Agony of Anitha

The suicidal death of Anitha is a hit to the solar plexus of the State. It is a wake-up call to our collective consciousness. It is also a collective shaming of the political community (irrespective of party affiliations).

It is politics that killed, not NEET. Though the 17-year-old medical aspirant from Tamilnadu, who had challenged the applicability of the National Eligibility-cum-Entrance Test in the State at the Supreme Court, has claimed in her suicide note that she was taking her life because she was unable to get a seat in a medical college.

Anitha, the daughter of a Dalit daily wage labourer, had scored 1,176 out of 1,200 in her Class 12 examinations under the Tamilnadu State board, but had secured only 86 out of 720 in the NEET. She had approached the Supreme Court against NEET, arguing that the entrance test would harm the aspirations of students from rural Tamil Nadu.

A resident of Ariyalur district, Anitha had managed to secure an engineering seat at the Madras Institute of Technology, but she had let it go as she wanted to become a doctor.

While the debate whether NEET is needed or not can be set aside for another day, it cannot be gainsaid that the confusion over NEET in Tamilnadu was certainly agonising for parents and students alike. There were too many going back and forth, and in the event, both the pro-NEET as well as anti-NEET groups had reasons to feel aggrieved. It is what had put students like Anitha on the edge.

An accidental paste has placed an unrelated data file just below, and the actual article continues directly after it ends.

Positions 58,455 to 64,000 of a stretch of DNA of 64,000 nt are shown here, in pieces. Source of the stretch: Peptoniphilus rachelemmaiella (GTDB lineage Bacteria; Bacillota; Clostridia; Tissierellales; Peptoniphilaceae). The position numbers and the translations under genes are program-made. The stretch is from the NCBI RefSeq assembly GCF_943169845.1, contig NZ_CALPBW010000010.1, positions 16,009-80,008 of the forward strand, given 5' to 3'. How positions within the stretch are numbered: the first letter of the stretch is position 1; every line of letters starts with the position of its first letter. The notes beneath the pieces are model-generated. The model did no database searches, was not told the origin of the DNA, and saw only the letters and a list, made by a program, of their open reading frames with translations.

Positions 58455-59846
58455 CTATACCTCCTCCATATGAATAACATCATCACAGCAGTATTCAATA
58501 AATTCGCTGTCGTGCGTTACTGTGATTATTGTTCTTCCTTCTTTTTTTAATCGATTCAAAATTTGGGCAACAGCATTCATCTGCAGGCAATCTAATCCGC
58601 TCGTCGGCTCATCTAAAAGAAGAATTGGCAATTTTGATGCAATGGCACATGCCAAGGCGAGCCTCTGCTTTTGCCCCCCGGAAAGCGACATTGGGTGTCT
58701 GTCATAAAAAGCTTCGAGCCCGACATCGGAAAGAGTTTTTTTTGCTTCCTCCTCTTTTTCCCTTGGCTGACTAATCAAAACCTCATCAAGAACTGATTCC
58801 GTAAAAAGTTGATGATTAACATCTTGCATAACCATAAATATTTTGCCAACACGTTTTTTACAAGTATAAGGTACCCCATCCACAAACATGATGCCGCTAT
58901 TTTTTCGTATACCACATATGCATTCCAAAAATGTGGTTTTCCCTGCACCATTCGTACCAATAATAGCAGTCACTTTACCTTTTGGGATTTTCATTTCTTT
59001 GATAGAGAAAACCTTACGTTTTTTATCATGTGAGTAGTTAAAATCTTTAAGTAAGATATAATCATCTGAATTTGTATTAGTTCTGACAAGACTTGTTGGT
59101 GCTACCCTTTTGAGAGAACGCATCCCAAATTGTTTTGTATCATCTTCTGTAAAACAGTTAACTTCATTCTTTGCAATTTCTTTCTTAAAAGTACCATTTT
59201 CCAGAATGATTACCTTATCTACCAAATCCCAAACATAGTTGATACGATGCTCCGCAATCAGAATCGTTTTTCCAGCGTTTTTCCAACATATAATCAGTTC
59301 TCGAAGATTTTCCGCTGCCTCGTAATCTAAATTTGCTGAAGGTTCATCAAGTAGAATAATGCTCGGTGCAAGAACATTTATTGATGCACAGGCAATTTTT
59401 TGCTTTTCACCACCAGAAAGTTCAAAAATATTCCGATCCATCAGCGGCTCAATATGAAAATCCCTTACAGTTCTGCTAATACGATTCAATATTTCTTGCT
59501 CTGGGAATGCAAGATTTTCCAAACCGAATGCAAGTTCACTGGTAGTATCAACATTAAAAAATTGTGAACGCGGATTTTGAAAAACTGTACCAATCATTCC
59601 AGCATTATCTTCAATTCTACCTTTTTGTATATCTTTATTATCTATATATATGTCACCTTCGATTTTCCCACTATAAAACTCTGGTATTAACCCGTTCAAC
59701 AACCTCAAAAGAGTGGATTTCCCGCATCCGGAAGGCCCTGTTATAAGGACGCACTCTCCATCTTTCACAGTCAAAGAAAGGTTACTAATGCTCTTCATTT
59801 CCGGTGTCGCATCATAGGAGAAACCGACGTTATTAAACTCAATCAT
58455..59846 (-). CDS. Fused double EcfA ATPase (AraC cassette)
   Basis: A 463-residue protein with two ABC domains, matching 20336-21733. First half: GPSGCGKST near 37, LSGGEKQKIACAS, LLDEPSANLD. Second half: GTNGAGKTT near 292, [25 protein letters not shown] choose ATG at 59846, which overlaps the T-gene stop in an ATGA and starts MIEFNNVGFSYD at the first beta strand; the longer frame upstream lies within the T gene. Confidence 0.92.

Of course, it was the Supreme Court that had dismissed her petition, along with those filed by several other students. The Centre, which had earlier passed an Ordinance in this regard, said that the rules of the NEET cannot be changed just for one state.

There is plenty of politicking with each party blaming the other for the state of affairs. The truth is each party has blood on its hands for insensitively handling such a crucial issue as that of children’s education.

While NEET certainly puts those students without financial resources at a disadvantage, yet it is the duty of the State to upgrade the education standards at school level so that poor pupils are not done in by the system. For that there is a dire and urgent need to overhaul the Samaseer Kalvi, whose levels, experts agree, are abysmal.

Hope those stakeholders in the education system understand this and take corrective steps so that there are no future Anithas. But it is still little consolation for the family of that young Dalit girl whose dreams were snuffed by a heartless system.

         

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